You know too, that many countries have a multiparty system, but in reality particular political parties can end up staying in power a very long time. Think back to Germany, for example, where the Christian Democrats were in power for 20 years in the post-war period. Or take Denmark, where the Social Democrats were around 50 years in power, I think. In Japan, the Liberal Democrats were in power for 38 years. As for other situations, in the USA, the Democrats had the majority in one of the houses, in the Senate or the House of Representatives, for a very long time, for 30 or 40 years, I think. Britain too not so long ago had the situation where the Conservatives were 18 years in power, starting from Margaret Thatcher’s time. In other words, this is not such a rare situation and there is nothing so surprising about it.

United Russia was formed as a political party in 2003, and it is now 2011. That is not such a long time. ‘We’re fed up’, people say, ‘they’ve been in power for so long’. But when you stop to think about it, it comes to eight years, and that is not such a long time.

Another different matter though, is just how much United Russia actually meets people’s expectations today about how they want to see our country develop. I think that United Russia does meet their hopes, but we will get the answer to this question in the election on December 4. I do not think we have a unipolar system.

I agree with you on one point, though. It is a good thing when a party has a confident mandate to govern the country. This helps. But the system must indeed contain a mechanism for enabling different political forces to succeed each other in power. What kind of mechanism? This mechanism is created by the laws that we have, and by the existence of strong parties that people want to vote for, because the decision ultimately lies with the voters. People sometimes do not understand what benefit voting for a different party will bring them. In this respect, of course, voting just out of desperation is also not the best way for things to happen.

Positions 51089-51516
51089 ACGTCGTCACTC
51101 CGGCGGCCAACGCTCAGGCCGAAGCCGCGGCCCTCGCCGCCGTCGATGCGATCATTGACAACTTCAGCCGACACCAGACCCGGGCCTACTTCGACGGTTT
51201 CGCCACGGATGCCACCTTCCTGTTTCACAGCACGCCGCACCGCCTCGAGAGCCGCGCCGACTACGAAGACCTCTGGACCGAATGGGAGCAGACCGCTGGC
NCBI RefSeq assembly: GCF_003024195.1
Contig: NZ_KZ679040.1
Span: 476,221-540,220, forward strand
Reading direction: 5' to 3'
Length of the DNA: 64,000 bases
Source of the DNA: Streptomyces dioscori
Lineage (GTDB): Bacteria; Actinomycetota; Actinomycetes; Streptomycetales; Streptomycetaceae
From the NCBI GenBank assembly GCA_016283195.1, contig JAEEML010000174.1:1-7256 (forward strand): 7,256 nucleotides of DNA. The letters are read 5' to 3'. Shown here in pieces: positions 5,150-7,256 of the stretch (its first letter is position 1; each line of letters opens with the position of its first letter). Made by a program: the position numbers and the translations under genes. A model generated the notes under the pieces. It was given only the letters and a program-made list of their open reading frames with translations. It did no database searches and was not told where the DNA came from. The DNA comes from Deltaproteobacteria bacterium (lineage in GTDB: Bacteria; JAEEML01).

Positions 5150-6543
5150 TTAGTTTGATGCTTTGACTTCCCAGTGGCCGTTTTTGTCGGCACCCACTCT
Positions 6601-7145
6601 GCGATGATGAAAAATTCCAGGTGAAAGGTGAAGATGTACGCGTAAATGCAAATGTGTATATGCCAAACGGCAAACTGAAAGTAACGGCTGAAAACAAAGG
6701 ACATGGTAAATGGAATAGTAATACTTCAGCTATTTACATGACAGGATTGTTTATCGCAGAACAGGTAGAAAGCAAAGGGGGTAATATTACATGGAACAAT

I am sure that we will succeed in building this system, though I cannot say exactly when, in time for the next elections, or the ones after that. This system will perhaps look more like what we see in other countries today. But as far as today’s political life goes, I think it is perfectly in keeping with European democratic standards in terms of electoral laws, and the range of political parties, which in Russia cover the whole spectrum from right to left. As for how effective these parties are, that is for the voters to decide.

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Denis Pimenov: You place a lot of priority on developing advanced technology, science-intensive and innovative sectors in the economy. As someone with a background in the technical sciences this makes me very happy, because I know just how needed these things are and what benefits they can bring. But as a resident of Voronezh Region, I am interested above all in the sectors of direct concern to our region – aircraft manufacturing and the space and rocket sector, in particular.

Taking into account the real economic situation today, what kinds of support can these sectors expect to receive?

Dmitry Medvedev: What kinds of support? You know very well yourself the situation, given that these two sectors were always among the leaders in Voronezh. I know this too and recall my recent visit to your local companies. We should finance production, and at the same time, we also have to design new equipment that we will be able to sell and promote on our market and abroad.